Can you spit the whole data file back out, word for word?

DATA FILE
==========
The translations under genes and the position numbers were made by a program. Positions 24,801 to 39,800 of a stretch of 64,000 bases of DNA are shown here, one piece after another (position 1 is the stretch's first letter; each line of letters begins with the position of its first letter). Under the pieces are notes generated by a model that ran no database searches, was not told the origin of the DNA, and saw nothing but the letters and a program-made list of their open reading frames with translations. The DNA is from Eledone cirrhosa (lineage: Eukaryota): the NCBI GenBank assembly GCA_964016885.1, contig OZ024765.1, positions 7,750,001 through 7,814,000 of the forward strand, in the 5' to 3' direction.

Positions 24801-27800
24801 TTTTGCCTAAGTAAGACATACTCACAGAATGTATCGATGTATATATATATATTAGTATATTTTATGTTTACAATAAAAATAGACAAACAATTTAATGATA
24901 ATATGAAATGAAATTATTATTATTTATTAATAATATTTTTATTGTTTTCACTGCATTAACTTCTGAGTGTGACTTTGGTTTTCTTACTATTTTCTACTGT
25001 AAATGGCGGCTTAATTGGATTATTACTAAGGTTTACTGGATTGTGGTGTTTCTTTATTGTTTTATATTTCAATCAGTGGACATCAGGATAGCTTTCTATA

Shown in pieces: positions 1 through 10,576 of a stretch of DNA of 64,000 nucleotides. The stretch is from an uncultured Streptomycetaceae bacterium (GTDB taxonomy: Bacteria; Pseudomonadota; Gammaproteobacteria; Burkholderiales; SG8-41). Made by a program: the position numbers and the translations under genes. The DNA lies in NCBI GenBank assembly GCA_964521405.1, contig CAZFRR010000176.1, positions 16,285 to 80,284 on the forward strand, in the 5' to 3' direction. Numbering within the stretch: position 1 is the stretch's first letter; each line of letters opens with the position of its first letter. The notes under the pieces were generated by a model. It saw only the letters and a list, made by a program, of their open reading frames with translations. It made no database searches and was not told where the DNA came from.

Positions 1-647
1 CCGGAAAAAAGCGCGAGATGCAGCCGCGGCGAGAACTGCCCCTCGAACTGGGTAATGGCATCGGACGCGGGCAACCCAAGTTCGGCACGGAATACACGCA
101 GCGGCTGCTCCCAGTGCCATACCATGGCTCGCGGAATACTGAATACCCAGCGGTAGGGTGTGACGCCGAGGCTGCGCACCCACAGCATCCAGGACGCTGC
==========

The translations under genes and the position numbers were made by a program. Positions 24,801 to 39,800 of a stretch of 64,000 bases of DNA are shown here, one piece after another (position 1 is the stretch's first letter; each line of letters begins with the position of its first letter). Under the pieces are notes generated by a model that ran no database searches, was not told the origin of the DNA, and saw nothing but the letters and a program-made list of their open reading frames with translations. The DNA is from Eledone cirrhosa (lineage: Eukaryota): the NCBI GenBank assembly GCA_964016885.1, contig OZ024765.1, positions 7,750,001 through 7,814,000 of the forward strand, in the 5' to 3' direction.

Positions 24801-27800
24801 TTTTGCCTAAGTAAGACATACTCACAGAATGTATCGATGTATATATATATATTAGTATATTTTATGTTTACAATAAAAATAGACAAACAATTTAATGATA
24901 ATATGAAATGAAATTATTATTATTTATTAATAATATTTTTATTGTTTTCACTGCATTAACTTCTGAGTGTGACTTTGGTTTTCTTACTATTTTCTACTGT
25001 AAATGGCGGCTTAATTGGATTATTACTAAGGTTTACTGGATTGTGGTGTTTCTTTATTGTTTTATATTTCAATCAGTGGACATCAGGATAGCTTTCTATA

Shown in pieces: positions 1 through 10,576 of a stretch of DNA of 64,000 nucleotides. The stretch is from an uncultured Streptomycetaceae bacterium (GTDB taxonomy: Bacteria; Pseudomonadota; Gammaproteobacteria; Burkholderiales; SG8-41). Made by a program: the position numbers and the translations under genes. The DNA lies in NCBI GenBank assembly GCA_964521405.1, contig CAZFRR010000176.1, positions 16,285 to 80,284 on the forward strand, in the 5' to 3' direction. Numbering within the stretch: position 1 is the stretch's first letter; each line of letters opens with the position of its first letter. The notes under the pieces were generated by a model. It saw only the letters and a list, made by a program, of their open reading frames with translations. It made no database searches and was not told where the DNA came from.

Positions 1-647
1 CCGGAAAAAAGCGCGAGATGCAGCCGCGGCGAGAACTGCCCCTCGAACTGGGTAATGGCATCGGACGCGGGCAACCCAAGTTCGGCACGGAATACACGCA
101 GCGGCTGCTCCCAGTGCCATACCATGGCTCGCGGAATACTGAATACCCAGCGGTAGGGTGTGACGCCGAGGCTGCGCACCCACAGCATCCAGGACGCTGC